By Anonymous - 28/9/2019 04:00

Framed

Today, the police turned up. It turns out the girl I slept with two nights ago was burgled. She told my great aunt, who happens to live next door to her. They then told my grandparents, who then told my mum. I'm now a suspect. FML
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By  ForSeriousReally  |  17

Not sure how long ago this was written, but just in case this is happening now:

If you're a suspect in a crime, it's important that you don't talk to police. The police's job is to gather evidence against you. They will consider everything you say that might be incriminating and ignore everything you say that suggests you're innocent. THE ONLY safe thing to do is not answer questions. Identify yourself if requested, then POLITELY AND CALMLY say "I have nothing to say about this matter" for all other questions. DO NOT ANSWER even the most innocuous of questions, beyond identifying yourself. Follow these instructions, and you might save yourself a massive headache and a huge bill from your local criminal defense lawyer.

By  Sady_Ct  |  35

Do you have an alibi?

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By  Sady_Ct  |  35

Do you have an alibi?

By  ForSeriousReally  |  17

Not sure how long ago this was written, but just in case this is happening now:

If you're a suspect in a crime, it's important that you don't talk to police. The police's job is to gather evidence against you. They will consider everything you say that might be incriminating and ignore everything you say that suggests you're innocent. THE ONLY safe thing to do is not answer questions. Identify yourself if requested, then POLITELY AND CALMLY say "I have nothing to say about this matter" for all other questions. DO NOT ANSWER even the most innocuous of questions, beyond identifying yourself. Follow these instructions, and you might save yourself a massive headache and a huge bill from your local criminal defense lawyer.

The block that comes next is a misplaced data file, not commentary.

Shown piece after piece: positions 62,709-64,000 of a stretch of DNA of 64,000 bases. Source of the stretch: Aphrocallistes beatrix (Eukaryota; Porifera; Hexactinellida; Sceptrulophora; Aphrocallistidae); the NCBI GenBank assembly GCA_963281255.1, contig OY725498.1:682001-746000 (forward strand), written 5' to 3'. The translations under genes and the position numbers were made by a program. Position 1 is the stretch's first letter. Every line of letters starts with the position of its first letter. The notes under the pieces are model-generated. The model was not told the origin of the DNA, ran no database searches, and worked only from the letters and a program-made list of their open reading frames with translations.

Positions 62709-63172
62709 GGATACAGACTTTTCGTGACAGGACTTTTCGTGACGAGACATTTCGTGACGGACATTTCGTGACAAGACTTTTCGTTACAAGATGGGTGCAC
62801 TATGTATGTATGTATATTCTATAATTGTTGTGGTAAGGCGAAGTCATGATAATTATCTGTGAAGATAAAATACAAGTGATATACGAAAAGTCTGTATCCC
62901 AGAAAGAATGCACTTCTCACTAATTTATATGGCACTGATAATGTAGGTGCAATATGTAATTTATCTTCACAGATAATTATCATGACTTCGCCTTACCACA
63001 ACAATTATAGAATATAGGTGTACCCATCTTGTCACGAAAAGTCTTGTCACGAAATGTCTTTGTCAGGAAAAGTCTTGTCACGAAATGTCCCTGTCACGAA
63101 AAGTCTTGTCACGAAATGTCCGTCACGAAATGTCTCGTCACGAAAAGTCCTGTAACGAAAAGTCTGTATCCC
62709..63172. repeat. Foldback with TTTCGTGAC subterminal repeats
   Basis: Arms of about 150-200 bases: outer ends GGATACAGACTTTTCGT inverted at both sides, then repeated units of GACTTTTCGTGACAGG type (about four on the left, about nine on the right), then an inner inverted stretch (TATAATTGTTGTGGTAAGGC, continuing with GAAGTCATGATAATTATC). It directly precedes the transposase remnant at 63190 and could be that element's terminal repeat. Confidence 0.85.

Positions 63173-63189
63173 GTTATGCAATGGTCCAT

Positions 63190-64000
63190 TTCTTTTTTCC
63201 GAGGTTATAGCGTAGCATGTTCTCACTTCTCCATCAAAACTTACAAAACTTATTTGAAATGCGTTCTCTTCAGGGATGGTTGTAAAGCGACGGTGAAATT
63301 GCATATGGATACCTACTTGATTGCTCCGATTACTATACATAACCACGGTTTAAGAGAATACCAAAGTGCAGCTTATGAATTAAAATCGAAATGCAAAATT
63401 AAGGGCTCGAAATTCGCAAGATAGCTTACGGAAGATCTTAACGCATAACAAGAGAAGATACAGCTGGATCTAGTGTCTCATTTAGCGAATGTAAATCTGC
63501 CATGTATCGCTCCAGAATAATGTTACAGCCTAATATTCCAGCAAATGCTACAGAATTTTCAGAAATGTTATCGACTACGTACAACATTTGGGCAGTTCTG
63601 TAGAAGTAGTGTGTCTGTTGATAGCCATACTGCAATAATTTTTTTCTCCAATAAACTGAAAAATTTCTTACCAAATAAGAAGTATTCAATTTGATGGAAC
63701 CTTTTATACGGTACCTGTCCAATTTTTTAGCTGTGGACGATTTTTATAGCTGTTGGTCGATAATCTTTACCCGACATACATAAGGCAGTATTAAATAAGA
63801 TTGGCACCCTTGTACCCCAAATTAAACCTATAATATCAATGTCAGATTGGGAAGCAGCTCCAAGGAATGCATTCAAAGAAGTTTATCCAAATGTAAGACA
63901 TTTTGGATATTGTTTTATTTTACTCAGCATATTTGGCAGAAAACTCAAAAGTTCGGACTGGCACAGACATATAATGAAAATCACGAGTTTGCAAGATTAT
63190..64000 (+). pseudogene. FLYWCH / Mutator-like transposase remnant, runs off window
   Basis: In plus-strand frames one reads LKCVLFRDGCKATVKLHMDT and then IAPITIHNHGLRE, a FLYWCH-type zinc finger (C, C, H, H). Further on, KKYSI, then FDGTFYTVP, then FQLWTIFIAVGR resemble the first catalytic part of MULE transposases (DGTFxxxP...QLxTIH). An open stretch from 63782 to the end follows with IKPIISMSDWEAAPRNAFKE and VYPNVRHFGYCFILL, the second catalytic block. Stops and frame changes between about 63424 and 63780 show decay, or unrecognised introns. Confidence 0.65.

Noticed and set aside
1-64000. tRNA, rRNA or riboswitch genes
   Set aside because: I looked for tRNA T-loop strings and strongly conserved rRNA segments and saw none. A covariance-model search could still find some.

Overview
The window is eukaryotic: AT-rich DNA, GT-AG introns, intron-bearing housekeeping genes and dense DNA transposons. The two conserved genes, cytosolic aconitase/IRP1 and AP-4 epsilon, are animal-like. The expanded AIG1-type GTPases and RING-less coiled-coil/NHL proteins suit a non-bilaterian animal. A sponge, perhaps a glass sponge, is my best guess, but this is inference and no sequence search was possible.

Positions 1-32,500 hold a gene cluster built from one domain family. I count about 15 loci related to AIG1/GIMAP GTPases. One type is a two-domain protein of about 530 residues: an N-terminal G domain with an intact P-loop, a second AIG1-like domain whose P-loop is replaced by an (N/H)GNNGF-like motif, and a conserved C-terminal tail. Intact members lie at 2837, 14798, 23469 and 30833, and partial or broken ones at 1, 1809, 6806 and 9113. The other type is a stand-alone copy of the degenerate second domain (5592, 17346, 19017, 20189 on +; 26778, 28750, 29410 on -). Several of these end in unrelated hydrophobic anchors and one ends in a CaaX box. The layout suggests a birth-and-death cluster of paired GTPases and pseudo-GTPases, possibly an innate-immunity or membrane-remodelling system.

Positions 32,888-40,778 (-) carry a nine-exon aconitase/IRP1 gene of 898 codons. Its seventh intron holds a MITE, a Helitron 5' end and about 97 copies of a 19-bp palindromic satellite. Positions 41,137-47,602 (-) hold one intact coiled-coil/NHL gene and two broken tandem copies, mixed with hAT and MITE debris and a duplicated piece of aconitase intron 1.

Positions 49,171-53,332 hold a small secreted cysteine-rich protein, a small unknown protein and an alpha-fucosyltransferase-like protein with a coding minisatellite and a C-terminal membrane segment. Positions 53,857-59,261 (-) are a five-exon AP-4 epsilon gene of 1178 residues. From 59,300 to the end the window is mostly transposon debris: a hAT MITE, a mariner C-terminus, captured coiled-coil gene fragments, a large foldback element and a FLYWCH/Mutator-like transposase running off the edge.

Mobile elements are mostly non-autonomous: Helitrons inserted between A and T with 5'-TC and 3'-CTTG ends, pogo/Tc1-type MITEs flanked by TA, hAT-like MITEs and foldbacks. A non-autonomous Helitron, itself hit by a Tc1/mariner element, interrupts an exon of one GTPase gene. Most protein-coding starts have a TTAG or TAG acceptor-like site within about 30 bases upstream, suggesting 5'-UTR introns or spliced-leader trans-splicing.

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  DaBlacky  |  31

just for an information, as we don't know where OP is coming from, this is only true in country's who uses the Adversarial system (USA, UK). As with the Inquisitorial system (Western continental Europe), justice (including police) needs to investigate "à charge" and "à décharge", so they are obliged to take the answers that makes you innocent into account. Also, In continental Europe, it's forbidden for the police to lie during an interrogation, in contrast with the USA.

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  WeirdUS  |  29

Not answering any questions isn't going to make them seem less guilty. Those laws are meant to protect use from abuse of power from police but claiming not to answer anything from the beginning isn't going to clear his name.

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  DaBlacky  |  31

depends in which Salduz category you are being questioned. If it's in I, you'll be fine. If it's in II, III, IIIbis or IV, use your right to remain silence, as you've been told before the questioning. Unless you have something to bring up in your defence (like an alibi or an "anti-motive").

If it's not in Salduz at all, you'll be fine as well.

By  RichardPencil  |  27

And suddenly your great-aunt is living high off the hog?

You distracted the girl with your dong while your great-aunt really fucked her over. And then she pins the rap on you. A perfect crime!